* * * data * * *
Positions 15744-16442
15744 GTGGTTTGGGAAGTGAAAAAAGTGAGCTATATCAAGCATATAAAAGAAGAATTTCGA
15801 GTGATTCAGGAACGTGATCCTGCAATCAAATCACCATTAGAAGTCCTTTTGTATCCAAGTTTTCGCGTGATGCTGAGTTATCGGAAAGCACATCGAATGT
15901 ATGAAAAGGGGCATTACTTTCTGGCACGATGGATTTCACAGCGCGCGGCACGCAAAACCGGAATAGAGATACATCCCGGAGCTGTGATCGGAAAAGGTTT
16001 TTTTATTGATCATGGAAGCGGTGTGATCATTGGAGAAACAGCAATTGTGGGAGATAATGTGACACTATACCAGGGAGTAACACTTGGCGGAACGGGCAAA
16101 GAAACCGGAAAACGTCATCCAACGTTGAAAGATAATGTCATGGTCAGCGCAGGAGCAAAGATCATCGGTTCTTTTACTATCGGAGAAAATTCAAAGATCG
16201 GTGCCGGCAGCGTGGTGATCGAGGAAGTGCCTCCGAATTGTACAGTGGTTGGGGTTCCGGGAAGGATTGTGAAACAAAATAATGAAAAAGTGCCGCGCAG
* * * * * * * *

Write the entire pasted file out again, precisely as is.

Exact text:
Positions 15744-16442
15744 GTGGTTTGGGAAGTGAAAAAAGTGAGCTATATCAAGCATATAAAAGAAGAATTTCGA
15801 GTGATTCAGGAACGTGATCCTGCAATCAAATCACCATTAGAAGTCCTTTTGTATCCAAGTTTTCGCGTGATGCTGAGTTATCGGAAAGCACATCGAATGT
15901 ATGAAAAGGGGCATTACTTTCTGGCACGATGGATTTCACAGCGCGCGGCACGCAAAACCGGAATAGAGATACATCCCGGAGCTGTGATCGGAAAAGGTTT
16001 TTTTATTGATCATGGAAGCGGTGTGATCATTGGAGAAACAGCAATTGTGGGAGATAATGTGACACTATACCAGGGAGTAACACTTGGCGGAACGGGCAAA
16101 GAAACCGGAAAACGTCATCCAACGTTGAAAGATAATGTCATGGTCAGCGCAGGAGCAAAGATCATCGGTTCTTTTACTATCGGAGAAAATTCAAAGATCG
16201 GTGCCGGCAGCGTGGTGATCGAGGAAGTGCCTCCGAATTGTACAGTGGTTGGGGTTCCGGGAAGGATTGTGAAACAAAATAATGAAAAAGTGCCGCGCAG